2. Euro market is composed of Euro dollar bond, FRNs, NIFs. Euro dollar bond accounts for large share of euro bond issues. Syndicated euro loans are available which borrows in developing countries for frequent access (Gurusamy, 2009). The main factor that makes the Eurocurrency market so attractive to both depositors and borrowers is its lack of government regulation. This allows banks to offer higher interest rates on Eurocurrency deposits than on deposits made in the home currency, making Eurocurrency deposits attractive to those who have cash to deposit. The lack of regulation also allows banks to charge borrowers a lower interest rate for Eurocurrency borrowings than for borrowings in the home currency, making Eurocurrency loans attractive for those who want to borrow money. In other words, the spread between the Eurocurrency deposit rate and the Eurocurrency lending rate is less than the spread between the domestic deposit and lending rate. The Eurocurrency market has two disadvantages. First, when depositors use a regulated banking system, they know that the probability of a bank failure that would cause them to lose their deposits is very low. Regulation maintains the liquidity of the banking system.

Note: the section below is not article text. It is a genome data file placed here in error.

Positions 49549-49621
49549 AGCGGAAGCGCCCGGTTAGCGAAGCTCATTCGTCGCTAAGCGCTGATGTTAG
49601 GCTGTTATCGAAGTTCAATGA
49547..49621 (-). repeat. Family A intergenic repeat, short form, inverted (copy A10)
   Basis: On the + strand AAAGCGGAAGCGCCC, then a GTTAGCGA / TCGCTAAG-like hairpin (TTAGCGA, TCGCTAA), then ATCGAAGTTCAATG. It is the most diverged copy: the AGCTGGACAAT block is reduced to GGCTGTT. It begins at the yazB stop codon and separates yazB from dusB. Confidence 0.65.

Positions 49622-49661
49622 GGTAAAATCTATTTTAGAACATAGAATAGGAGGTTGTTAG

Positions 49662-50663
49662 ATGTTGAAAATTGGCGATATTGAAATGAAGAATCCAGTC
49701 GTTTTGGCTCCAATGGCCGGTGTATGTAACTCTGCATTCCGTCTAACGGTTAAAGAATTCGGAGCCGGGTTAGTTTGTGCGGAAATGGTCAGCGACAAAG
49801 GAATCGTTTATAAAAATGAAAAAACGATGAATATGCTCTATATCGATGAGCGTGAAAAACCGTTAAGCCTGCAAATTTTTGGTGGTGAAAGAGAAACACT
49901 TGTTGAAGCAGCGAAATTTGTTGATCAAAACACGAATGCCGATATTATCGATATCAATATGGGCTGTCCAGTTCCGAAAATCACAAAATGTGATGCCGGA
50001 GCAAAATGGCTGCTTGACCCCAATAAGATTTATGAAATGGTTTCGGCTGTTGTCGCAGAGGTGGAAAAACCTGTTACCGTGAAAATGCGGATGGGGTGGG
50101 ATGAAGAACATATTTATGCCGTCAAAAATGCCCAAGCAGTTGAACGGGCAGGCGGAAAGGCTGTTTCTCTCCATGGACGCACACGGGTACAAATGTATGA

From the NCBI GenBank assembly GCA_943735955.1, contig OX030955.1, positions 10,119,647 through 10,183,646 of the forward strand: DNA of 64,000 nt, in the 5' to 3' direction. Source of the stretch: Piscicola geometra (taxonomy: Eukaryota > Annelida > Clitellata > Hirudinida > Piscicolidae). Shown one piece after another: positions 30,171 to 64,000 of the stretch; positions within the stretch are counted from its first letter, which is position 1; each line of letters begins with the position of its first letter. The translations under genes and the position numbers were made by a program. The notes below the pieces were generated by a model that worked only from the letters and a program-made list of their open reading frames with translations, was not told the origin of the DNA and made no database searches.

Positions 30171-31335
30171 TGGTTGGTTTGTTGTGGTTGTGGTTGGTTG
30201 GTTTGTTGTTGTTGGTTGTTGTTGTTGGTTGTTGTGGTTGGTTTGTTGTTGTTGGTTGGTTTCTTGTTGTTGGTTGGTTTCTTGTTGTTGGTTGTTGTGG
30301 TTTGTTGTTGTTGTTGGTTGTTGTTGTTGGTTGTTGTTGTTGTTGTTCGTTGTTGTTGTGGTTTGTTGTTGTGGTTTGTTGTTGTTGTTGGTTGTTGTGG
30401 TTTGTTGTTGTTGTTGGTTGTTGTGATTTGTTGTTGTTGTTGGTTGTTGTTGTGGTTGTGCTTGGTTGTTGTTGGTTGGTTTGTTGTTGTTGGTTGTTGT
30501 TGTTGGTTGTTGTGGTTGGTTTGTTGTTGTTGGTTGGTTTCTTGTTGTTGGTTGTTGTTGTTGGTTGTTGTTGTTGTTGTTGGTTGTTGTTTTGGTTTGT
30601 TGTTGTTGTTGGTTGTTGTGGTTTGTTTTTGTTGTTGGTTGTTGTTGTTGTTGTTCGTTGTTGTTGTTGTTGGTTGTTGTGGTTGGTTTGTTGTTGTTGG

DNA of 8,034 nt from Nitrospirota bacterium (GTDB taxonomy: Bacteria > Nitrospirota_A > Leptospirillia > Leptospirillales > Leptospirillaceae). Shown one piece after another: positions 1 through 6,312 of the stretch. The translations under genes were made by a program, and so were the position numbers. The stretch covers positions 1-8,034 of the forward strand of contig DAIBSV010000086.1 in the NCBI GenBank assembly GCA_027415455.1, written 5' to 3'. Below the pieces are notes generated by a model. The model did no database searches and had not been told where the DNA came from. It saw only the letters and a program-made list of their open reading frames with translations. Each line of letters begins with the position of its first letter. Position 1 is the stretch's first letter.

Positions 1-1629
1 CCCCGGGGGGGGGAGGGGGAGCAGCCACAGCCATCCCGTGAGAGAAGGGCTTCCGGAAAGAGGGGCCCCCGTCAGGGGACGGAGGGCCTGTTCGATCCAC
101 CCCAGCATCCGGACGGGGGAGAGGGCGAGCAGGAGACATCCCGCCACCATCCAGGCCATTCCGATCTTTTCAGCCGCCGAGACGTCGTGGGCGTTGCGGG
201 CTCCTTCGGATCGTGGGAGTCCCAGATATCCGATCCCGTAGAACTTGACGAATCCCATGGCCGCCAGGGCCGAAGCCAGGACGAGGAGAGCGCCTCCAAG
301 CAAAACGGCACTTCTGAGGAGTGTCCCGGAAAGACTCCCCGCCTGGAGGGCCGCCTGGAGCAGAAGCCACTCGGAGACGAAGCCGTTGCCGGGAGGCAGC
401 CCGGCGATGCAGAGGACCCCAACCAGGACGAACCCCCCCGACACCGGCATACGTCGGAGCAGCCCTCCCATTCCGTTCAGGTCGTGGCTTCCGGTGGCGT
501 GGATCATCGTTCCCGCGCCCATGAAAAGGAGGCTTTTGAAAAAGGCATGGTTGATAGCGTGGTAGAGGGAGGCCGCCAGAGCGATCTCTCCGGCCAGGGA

In an unregulated system such as the Eurocurrency market, the probability of a bank failure that would cause depositors to lose their money is greater (although in absolute terms, still low). Thus, the lower interest rate received on home-country deposits reflects the costs of insuring against bank failure. Some depositors are more comfortable with the security of such a system and are willing to pay the price. Second, borrowing funds internationally can expose a company to foreign exchange risk. For example, consider a US company that uses the Eurocurrency market to borrow euro-pounds, perhaps because it can pay a lower interest rate on euro-pound loans than on dollar loans. Imagine, however, that the British pound subsequently appreciates against the dollar. This would increase the dollar cost of repaying the euro-pound loan and thus the company’s cost of capital. This possibility can be insured against by using the forward exchange market but the forward exchange market does not offer perfect insurance. Consequently, many companies borrow funds in their domestic currency to avoid foreign exchange risk, even though the Eurocurrency markets may offer more attractive interest rates.